Despite technological advancements, the primary method for screening is the good old digital rectal exam (DRE). It’s a valuable way to get a quick and dirty assessment of the prostate. Gloved and lubricated, the doctor will slip a finger into the rectum and feel around for a spot that’s firmer than the tissue surrounding it. While the test is basic, a negative result doesn’t rule out cancer. The test helps indicate whether or not there is a need for further inquiry. Some cold lubricated comfort - the exam only takes about 10 seconds.1

What’s PSA about?

The prostate specific antigen (PSA) is a slippery protein, produced in the prostate, that liquifies semen and allows your sperm to swim freely. The PSA test is a secondary measure to screen for prostate cancer. Since PSA circulates throughout the body, this test is less invasive than the DRE and only requires a sample of blood. Any PSA level above 2.5 ng/mL indicates a need for further testing. However, assessments of a ‘normal’ PSA must take into account factors like age, prostate size, previous tests, other medical conditions, medications, and infections.1

Does a high PSA mean I have cancer?

There was a time when a high PSA was a one way street to biopsy, surgery or even radiation, but now it’s understood as a highly sensitive biomarker of potential prostate issues, not solely prostate cancer. The test is rather controversial as it can detect high PSA amounts at very low concentrations, which can lead to overdiagnosis and overtreatment. A high PSA does not necessarily mean cancer; research shows an astounding 75% of cases are false positives and what’s more troubling, 20% are false negatives. Due to the sensitivity of the test, your results may differ within a week, so talk to your doctor and get retested.1

Are there more accurate screening methods?

Currently, PSA is the best biomarker of your prostate health, but because it is not specifically indicative of prostate cancer, the race is on to identify scores that are. Keep in mind, FDA requirements for lab tests aren’t as demanding as those for new drugs, so ask your doctor if a test is commonly accepted or if you’re the next guinea pig.1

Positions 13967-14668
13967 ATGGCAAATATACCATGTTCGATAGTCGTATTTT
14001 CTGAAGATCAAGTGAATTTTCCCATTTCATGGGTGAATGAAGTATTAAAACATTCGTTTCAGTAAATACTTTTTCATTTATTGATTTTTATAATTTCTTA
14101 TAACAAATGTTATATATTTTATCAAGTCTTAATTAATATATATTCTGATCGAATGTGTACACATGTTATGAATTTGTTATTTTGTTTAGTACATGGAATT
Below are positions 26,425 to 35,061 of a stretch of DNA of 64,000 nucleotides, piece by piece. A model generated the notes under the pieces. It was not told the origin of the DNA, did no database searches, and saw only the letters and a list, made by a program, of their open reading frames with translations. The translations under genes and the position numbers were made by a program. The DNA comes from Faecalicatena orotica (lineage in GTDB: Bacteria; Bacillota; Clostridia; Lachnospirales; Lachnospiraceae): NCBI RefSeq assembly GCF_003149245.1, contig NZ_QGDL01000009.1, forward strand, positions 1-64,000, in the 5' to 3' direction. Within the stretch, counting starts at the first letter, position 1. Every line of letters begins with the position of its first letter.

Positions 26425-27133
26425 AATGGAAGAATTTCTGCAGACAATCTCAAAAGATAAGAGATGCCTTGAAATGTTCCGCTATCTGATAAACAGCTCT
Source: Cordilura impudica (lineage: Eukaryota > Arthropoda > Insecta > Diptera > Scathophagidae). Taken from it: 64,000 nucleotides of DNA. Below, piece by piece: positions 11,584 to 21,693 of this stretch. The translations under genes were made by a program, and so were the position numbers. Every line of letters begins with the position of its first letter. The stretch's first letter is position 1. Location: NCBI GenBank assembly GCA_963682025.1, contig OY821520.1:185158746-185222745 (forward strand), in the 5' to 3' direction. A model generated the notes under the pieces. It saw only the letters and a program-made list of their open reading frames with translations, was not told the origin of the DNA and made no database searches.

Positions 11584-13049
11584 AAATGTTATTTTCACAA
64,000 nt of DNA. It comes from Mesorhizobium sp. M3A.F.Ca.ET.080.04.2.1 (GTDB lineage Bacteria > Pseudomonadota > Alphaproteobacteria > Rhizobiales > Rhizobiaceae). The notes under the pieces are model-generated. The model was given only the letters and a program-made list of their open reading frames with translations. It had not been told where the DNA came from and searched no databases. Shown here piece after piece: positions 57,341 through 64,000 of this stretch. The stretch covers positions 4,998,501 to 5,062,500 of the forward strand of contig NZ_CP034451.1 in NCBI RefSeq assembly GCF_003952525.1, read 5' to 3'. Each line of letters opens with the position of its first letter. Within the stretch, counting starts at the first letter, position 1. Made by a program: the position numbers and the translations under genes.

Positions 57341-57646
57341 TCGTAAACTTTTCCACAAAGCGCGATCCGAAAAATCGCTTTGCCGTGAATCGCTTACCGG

Are there more accurate screening methods?

You’ve probably heard of magnetic resonance imaging (MRI). This high tech method takes live pictures of the inner workings of your prostate. More advanced types of MRI allow doctors to selectively identify harmful cancers like high grade aggressive tumors. This helps mitigate over diagnosis and treatment of low- grade tumors. Although great in theory, MRI does have its shortcomings; the high price tag and the associated costs of the machine (the scan must be read by a trained radiologist) make it less accessible than a urologist’s finger. Also, however unlikely, a false negative for high grade cancer is possible.1

Taking Biopsies

My PSA is still high, what’s next?!

Traditionally, 12 biopsy samples (cores) are taken using a thin hollow needle. Guided by ultrasound imaging technology, the procedure may be performed transrectally, through the urethra or the perineum. So far, this is the only way to confirm prostate cancer. The most common diagnostic approaches are systematic (or blind) biopsy and fusion (or targeted) biopsy.4

How does ultrasound imaging work?

The ultrasound probe (transducer) emits and receives high frequency sound waves that bounce around your insides. Software analyzes these echo patterns to generate live 2D grayscale images. These images are like a map, depicting the size and orientation of the prostate in relation to its surrounding tissue.5

What happens during a systematic biopsy?

During a systematic or transrectal ultrasound guided (TRUS) biopsy, you may choose to be sedated or given local anesthesia before a lubricated ultrasound probe is inserted into your rectum. Using the ultrasound image as a reference, the doc will ready the needle, aim and fire. The process continues until 10- 12 samples (cores) are systematically taken from different areas of the prostate. Although the urologist is guided by the ultrasound, this method is considered “blind” because the appearance of prostate cancer is pretty ambiguous, so they do their best by trying to sample the gland in a systematic way.6



Blindly and uniformly sampling less than 1% of the prostate is far from perfect, but it’s the current approach for most doctors. We’re here to change that.

How is fusion different?

Fusion combines targets identified on previously taken MRI scans with live ultrasound imaging. A 3D construct of the prostate is created using data points acquired from the MRI and an ultrasound sweep. This 3D interactive model acts as a map and the projected needle path becomes the compass that directs clinicians to areas of suspicion for biopsy.7

What happens during a fusion biopsy?